The America Invents Act


The United States Senate passed Senate Bill S. 23 entitled “The America Invents Act” on March 8, 2011. This bill must still be passed by the US House of Representatives and represents a major reform of US patent laws since the 1952 US Patent Act. The bill was passed by an overwhelming, bi-partisan majority of 95 to 5 and includes 26 sections, with the following important aspects:

Conversion to A First to File System: (a) gets rid if the current patent eligibility based on “first to invent” and would harmonize US patent practice with the rest of the world; (b) expands the on-sale bar and public use bars to worldwide and not just US activity; and (c) makes the effective filing date of prior art U.S. patents and pre-grant applications claiming foreign priority the foreign filing date.

Post-Grant Review Proceedings: (a) adds a substantially broader post grant review process as compared to the current reexamination proceedings, which are limited to issues of patentability relating to prior art patents or printed publications that establish a substantial new question of patentability.

Pre-Issuance Submissions By Third Parties: (a) expands the current US Patent and Trademark Office third party prior submission procedure, wherein prior art patents and publications must be filed within two months of the publication date of an application or prior to the mailing of a notice of allowance, whichever is earlier, so that a third party may submit any patent or publication of potential relevance to the examination of the application, if the submission is made in writing before the earlier of (i) the date the notice of allowance is mailed to applicant, or (ii) the later of six months after the date of first publishing of an application or the date of a first rejection of any claim during the examination of an application.

Fee Setting Authority: (a) removes the current practice of Congress diverting fees collected by the PTO for Government operations.

Supplemental Examination: (a) allows a patent owner to request supplemental examination of a patent to consider, reconsider or correct information believed to be relevant to the patent.

Best Mode Requirement: (a) will remain a condition for patentability under 35 U.S.C. §112, but will not be a basis from which any claims for patenting can be canceled, held invalid or otherwise held to be unenforceable.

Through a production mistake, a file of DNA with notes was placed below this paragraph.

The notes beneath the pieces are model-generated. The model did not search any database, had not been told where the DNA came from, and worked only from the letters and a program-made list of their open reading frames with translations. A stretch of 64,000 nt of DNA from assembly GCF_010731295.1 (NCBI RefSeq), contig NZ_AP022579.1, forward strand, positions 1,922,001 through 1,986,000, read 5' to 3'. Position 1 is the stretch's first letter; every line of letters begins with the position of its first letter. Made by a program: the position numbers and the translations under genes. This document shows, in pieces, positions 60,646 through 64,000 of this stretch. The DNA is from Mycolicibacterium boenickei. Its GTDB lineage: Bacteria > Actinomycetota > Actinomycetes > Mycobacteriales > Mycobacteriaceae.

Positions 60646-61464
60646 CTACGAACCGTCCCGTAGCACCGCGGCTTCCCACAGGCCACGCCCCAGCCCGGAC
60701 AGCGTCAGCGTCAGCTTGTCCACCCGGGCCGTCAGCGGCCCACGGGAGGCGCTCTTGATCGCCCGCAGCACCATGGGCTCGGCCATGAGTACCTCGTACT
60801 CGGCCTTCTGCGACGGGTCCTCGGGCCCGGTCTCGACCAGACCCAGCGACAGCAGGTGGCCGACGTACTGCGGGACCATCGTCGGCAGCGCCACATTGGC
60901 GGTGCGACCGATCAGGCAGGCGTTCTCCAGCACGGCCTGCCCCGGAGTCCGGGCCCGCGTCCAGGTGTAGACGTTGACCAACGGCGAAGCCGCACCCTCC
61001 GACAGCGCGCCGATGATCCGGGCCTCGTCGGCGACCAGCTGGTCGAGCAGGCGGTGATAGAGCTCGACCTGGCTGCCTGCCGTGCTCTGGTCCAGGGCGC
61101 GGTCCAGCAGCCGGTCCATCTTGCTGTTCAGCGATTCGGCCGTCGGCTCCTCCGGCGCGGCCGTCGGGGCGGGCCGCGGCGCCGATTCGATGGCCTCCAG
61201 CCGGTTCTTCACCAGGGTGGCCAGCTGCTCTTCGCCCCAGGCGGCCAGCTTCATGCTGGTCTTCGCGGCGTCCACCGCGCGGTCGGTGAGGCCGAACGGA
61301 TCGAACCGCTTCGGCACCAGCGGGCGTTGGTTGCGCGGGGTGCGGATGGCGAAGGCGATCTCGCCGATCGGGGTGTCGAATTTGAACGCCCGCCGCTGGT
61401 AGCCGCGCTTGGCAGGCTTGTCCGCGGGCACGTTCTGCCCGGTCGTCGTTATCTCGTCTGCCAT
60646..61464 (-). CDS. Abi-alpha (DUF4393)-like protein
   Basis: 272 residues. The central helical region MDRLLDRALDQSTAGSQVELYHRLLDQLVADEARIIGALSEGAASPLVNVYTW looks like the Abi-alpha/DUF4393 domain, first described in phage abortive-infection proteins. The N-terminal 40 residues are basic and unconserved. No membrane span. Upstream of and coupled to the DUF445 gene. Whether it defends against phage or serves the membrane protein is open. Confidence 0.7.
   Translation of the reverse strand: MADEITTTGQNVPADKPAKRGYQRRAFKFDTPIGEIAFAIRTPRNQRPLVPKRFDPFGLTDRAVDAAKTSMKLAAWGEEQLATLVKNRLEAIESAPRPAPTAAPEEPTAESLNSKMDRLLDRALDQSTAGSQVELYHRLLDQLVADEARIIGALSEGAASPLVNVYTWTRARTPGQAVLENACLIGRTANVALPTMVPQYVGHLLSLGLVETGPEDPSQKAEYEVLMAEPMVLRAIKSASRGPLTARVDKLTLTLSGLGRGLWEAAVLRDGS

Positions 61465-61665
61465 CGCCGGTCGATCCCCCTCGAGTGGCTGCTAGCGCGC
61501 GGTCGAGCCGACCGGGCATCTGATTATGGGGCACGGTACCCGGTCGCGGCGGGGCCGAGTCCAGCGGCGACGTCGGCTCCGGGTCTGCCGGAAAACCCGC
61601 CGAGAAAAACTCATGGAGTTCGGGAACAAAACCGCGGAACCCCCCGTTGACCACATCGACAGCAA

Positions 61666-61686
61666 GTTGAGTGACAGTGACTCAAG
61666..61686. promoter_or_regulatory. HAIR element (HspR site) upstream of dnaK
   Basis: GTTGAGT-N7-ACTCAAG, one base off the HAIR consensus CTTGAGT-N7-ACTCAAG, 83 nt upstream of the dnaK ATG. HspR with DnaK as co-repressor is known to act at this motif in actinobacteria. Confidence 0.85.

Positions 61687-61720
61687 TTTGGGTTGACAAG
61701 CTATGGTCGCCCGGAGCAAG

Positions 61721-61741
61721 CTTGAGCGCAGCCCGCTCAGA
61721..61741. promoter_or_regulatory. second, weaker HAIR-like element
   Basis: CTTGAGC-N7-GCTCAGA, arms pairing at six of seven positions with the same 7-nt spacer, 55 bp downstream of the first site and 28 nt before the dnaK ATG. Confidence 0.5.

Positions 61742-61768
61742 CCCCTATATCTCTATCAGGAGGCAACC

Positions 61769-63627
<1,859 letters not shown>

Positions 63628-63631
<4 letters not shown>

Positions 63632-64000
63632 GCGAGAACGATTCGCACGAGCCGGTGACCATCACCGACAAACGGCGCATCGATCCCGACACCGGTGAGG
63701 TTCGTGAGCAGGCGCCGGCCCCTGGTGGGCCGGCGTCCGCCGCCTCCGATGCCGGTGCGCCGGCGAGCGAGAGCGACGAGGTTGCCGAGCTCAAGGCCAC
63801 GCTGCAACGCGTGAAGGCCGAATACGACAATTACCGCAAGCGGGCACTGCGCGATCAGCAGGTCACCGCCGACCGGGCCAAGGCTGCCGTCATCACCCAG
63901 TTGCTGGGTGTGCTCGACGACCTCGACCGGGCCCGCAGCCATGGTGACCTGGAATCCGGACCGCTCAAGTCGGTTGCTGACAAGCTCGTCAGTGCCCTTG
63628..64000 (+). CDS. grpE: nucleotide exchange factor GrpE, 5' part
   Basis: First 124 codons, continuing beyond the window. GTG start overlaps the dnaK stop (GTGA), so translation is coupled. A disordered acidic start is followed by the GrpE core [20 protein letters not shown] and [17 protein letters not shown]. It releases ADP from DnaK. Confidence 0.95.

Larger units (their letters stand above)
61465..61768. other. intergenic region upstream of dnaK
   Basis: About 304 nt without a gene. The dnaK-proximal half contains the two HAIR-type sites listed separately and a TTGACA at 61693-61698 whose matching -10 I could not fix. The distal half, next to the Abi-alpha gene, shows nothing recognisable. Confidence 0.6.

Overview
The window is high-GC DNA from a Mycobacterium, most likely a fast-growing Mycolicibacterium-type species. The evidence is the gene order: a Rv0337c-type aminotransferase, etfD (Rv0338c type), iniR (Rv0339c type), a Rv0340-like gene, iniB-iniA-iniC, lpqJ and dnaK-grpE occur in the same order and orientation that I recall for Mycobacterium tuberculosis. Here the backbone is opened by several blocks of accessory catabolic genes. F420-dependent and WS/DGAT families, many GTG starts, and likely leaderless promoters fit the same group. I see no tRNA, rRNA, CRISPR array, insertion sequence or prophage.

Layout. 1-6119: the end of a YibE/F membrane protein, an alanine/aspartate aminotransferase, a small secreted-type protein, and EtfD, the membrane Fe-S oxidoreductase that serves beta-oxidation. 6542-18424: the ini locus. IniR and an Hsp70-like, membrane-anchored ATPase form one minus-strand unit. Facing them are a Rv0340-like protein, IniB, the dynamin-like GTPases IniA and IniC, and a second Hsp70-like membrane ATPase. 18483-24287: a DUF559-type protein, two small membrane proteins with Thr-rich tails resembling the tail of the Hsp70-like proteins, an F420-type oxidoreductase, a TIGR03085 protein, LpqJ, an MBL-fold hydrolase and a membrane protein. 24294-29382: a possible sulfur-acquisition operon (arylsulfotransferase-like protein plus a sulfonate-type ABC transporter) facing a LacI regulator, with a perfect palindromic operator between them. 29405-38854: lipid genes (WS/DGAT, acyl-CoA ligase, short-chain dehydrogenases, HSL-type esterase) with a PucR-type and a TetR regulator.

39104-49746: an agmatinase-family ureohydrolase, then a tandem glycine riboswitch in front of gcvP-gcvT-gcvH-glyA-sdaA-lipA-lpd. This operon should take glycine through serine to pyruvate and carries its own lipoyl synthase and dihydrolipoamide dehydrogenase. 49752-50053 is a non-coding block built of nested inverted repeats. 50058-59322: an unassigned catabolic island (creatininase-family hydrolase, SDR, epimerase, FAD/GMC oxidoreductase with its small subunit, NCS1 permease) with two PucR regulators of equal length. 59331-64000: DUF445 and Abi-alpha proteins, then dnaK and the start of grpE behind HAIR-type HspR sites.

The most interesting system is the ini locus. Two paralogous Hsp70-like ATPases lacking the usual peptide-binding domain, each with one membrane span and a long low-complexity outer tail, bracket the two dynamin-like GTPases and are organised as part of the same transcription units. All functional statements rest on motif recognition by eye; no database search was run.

Transitional Program for Covered Business-Method Patents: (a) will provide for the implementation of a transitional post-grant review of the validity of covered business-method patents, wherein a person cannot file a petition for such transitional proceeding unless the real party in interest has been sued for patent infringement or has been charged with patent infringement, and with such transitional procedure to be repealed effective 4 years from the date that the PTO issues regulations relating to this section.

Priority Examination for Technologies Important to American Competitiveness: (a) will provide for high examination priority for applications related to products, processes or technology that are important to the national economy or national competitiveness, and without recovery of such prioritization costs.

False Marking: (a) will change the current law allowing anyone to sue for false marking to limiting such parties to the U.S. government or a person who has suffered competitive injury.

Derivation proceedings: (a) will allow an applicant to file a petition to institute a derivation proceeding to allow for cancellation of any claim that (i) an inventor named in an earlier application derived from the inventor named in the petitioner’s application, and (ii) was filed without authorization, wherein such petition must be filed within one year after the first publication of a claim to an invention that is the same or substantially the same as the earlier application’s claim.

A factor to consider with respect to patent lawyers is the expertise that the patent attorney provides. It is important to find a patent attorney that understands current developments in the patent laws and with respect to a company’s technology, revenue model, and work processes, to make sure that an IP strategy is executed in a focused and efficient manner.

Villamar, “The America Invents Act,” online distribution (March 2011, pdf format)

*This article is provided by the author with the understanding that it does not constitute the rendering of legal advice or other professional advice by Villamar & Guiliana LLP or its attorneys.

Please provide the required field.

Villamar & Guiliana LLP

3424 Washington Dr,

Falls Church, VA 22041

Phone. 571-429-8812